unauthorized person is allowed to ap-
proach.
INSIDE, ACCORDING to reliable
sources, Russians, East Germans, and
Czechs work. It is not an embassy.
Their families also stay there, the sour-
ces report.
As in other foreign posts, the
Russians generally keep to themselves,
using separate facilities and seldom
making unapproved, casual contact
with the local people. But during the
summit they are particularly un-
noticeable.
"They disappeared from sight about
two weeks ago," said an East European
journalist covering the conference.
"It's clear they were told to...." and
he flicked his hands in a scattering
gesture.
ASKED WHERE the "Soviet combat
troops" were, a Cuban woman working
as a guide at the summit conference
said laughingly: "Come with me. I will
take you all over the island and I bet
you won't see one Russian soldier."
If Aso, according to some foreign ob-
servers, that may be testimony to the
Soviet proclivity for avoiding too much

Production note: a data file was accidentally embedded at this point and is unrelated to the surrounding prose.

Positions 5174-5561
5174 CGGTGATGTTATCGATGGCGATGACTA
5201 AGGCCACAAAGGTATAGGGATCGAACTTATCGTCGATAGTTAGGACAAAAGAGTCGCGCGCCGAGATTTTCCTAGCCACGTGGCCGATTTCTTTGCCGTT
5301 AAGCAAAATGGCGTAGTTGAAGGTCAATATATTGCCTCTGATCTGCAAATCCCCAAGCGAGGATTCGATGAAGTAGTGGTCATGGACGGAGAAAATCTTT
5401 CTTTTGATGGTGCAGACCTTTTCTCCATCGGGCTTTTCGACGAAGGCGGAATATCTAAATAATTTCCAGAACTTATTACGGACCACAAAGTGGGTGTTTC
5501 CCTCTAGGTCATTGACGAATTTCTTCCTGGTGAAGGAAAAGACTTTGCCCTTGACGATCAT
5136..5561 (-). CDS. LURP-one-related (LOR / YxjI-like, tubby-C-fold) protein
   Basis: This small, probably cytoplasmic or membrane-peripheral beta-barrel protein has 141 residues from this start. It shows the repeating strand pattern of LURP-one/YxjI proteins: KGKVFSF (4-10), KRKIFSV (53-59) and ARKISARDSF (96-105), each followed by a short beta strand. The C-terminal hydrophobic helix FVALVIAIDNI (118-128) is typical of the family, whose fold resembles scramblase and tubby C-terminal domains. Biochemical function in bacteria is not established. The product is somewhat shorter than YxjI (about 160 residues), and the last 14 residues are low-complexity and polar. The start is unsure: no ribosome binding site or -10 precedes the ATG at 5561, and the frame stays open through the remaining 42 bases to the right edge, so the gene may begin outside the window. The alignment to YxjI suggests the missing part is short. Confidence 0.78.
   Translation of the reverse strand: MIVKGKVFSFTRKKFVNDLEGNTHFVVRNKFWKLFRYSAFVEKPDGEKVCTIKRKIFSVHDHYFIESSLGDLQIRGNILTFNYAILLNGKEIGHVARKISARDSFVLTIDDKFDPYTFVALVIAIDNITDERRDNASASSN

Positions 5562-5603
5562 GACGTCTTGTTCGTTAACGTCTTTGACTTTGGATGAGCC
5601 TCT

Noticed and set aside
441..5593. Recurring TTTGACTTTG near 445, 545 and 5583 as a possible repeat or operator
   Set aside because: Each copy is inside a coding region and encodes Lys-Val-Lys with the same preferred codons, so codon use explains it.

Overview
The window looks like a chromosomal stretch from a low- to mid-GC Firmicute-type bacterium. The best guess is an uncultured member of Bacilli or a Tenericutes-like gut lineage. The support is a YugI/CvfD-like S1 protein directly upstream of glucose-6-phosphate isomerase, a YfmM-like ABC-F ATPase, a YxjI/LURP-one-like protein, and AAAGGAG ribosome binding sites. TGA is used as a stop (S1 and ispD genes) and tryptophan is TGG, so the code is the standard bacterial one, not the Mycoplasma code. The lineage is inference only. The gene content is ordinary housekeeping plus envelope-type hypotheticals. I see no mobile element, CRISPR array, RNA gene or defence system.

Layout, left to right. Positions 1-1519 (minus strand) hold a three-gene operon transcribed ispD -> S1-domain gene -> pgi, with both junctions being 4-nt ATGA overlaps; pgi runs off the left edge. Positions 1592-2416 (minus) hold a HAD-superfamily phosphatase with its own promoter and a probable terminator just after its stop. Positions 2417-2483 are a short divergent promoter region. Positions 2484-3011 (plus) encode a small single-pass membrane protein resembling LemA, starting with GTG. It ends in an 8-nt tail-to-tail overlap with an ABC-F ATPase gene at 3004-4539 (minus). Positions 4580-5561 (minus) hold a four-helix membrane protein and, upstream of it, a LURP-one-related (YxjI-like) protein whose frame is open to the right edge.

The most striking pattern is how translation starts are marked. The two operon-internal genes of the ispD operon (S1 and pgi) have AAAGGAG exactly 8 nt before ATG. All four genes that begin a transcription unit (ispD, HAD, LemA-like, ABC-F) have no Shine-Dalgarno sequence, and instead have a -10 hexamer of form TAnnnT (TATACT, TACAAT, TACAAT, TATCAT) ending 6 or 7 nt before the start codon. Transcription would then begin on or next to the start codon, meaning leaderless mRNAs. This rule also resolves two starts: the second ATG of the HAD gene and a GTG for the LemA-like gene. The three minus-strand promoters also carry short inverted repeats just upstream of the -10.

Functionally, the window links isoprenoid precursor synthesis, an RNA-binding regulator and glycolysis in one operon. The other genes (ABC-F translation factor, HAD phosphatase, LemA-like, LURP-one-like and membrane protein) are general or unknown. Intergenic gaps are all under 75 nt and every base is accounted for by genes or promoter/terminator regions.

public exposure overseas.
But the telltale evidence of the
U.S.S.R.'s almost two-decade-old
friendship with Cuba can be seen all

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over Havana. Soviet-made panthose,
sells for the equivalent of $6 in slops. % .
The Russian language is taught i all,
schools, and if English does not wowk in,
conversation with Cubans on the st'eet,
Russian often does.
Each night a long line stretches ip to,
the Moscou restaurant in Havana'snew
section. Insidebthe somberly deconted
dining area, where air conditioninghas
re-created a Siberian climate, not a
Slavic face was in sight one nightthis
week. Tables were occupied by Cuans'
eating fried fish, chicken salad, and
other dishes found in Cuban restaran-
ts.
BLINIS, A favorite Russian d, 4
were on the menu but unavailablethate
night. But one could order caviar aI$5 a
portion, along with a liter of French
champagne for $45.
The main Russian bookstor is
prominently located across the seet
from the Floridita. Bar, famous a the
one-time refuge of Ernest Hemingvay -°
and home of tasty daiquiris.
The Lada, the Soviet Uniin's
homemade Fiat, vies with 150s" '
American cars in Havana's still un-
clogged traffic.
Cuban officials would rather :alk
about the U.S. military presence atthe "'
Guantanamo Bay Naval Base in 'C4
eastern Cuba than about a Soiet L'
military presence The Cubansre erd '
the angry protests in Washingto as tic
fabricated hysteria aimed at spoing '
the non-aligned summit.